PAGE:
Growing Like China
Zheng Michael Song
Fudan University - School of Economics
Stockholm University - Institute for International Economic Studies (IIES); University of Oslo - Department of Economics; Centre for Economic Policy Research (CEPR)
University of Zurich; Centre for Economic Policy Research (CEPR)
CEPR Discussion Paper No. DP7149
This paper constructs a growth model that is consistent with salient features of the Chinese growth experience since 1992: high output growth, sustained returns on capital investments, extensive reallocation within the manufacturing sector, falling labor share and accumulation of a large foreign surplus. The theory makes only minimal deviations from a neoclassical growth model. Its building blocks are financial imperfections and reallocation among firms with heterogeneous productivity. Some firms use more productive technologies than others, but low-productivity firms survive because of better access to credit markets. Due to the financial imperfections, high-productivity firms - which are run by entrepreneurs - must be financed out of internal savings. If these savings are sufficiently large, the high-productivity sector outgrows the low-productivity sector, and attracts an increasing employment share. During the transition, low wage growth sustains the return to capital. The downsizing of the financially integrated sector forces a growing share of domestic savings to be invested in foreign assets, generating a foreign surplus. We test some auxiliary implications of the theory and find robust empirical support.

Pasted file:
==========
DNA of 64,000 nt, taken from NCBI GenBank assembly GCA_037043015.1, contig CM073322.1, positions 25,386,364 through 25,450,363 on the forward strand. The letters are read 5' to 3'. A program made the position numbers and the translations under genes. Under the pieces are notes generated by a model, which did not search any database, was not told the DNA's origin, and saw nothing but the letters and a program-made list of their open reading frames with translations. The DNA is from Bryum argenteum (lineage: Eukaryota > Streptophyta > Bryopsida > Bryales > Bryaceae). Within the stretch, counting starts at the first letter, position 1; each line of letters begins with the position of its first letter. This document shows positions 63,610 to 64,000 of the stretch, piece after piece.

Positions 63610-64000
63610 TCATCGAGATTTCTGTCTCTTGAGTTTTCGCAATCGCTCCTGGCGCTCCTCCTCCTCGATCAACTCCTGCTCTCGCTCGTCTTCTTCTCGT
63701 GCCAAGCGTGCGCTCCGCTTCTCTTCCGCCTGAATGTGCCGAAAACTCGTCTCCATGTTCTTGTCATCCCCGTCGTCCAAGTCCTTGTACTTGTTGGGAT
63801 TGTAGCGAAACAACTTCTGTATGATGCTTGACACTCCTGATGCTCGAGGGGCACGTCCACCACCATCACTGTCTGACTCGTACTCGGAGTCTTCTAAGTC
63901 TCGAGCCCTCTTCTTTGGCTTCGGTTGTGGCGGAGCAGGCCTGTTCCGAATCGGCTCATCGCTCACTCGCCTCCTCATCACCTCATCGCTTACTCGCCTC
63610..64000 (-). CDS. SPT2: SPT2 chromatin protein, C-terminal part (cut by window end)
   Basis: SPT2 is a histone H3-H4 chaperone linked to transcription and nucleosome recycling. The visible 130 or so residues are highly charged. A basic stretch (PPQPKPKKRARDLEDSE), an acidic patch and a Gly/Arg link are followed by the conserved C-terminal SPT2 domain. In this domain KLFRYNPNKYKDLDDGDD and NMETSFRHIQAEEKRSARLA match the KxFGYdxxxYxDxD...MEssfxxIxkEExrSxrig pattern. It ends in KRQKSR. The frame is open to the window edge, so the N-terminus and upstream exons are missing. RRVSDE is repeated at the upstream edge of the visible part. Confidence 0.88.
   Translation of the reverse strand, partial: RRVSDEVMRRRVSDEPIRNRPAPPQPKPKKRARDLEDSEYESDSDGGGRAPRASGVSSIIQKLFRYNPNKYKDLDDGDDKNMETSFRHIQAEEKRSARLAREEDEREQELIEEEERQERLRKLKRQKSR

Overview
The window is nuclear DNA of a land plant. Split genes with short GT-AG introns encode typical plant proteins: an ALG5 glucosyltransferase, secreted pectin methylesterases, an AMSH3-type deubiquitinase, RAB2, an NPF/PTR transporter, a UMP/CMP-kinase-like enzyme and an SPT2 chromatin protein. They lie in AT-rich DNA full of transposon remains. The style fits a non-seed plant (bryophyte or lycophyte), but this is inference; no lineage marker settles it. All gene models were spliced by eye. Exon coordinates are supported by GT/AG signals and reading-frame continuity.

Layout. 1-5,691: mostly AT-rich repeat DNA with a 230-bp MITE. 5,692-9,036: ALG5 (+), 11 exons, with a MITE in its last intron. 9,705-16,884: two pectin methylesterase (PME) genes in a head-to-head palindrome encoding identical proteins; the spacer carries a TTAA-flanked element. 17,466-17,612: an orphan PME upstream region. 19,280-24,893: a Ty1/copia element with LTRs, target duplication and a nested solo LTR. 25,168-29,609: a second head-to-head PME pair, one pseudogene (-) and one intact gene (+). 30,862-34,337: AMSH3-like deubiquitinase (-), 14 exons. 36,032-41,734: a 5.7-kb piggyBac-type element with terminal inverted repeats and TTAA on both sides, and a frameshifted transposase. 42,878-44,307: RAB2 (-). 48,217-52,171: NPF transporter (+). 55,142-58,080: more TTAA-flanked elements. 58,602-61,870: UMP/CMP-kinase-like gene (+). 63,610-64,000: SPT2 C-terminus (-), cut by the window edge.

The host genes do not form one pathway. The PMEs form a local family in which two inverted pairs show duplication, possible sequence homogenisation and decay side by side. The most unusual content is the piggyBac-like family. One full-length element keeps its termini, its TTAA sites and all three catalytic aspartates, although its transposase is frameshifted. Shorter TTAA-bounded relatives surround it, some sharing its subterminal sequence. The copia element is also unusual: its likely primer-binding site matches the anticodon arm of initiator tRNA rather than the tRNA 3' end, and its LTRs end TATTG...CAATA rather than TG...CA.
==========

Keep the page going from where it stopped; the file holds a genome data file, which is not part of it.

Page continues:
Number of Pages in PDF File: 56
Keywords: China, Economic Growth, Entrepreneurs, Foreign Surplus, Investment, Productivity Heterogeneity, Rate of Return on Capital, Reallocation, State-Owned Firms
JEL Classification: G18, O11, O16, O47, O53, P31working papers series
Date posted: February 18, 2009
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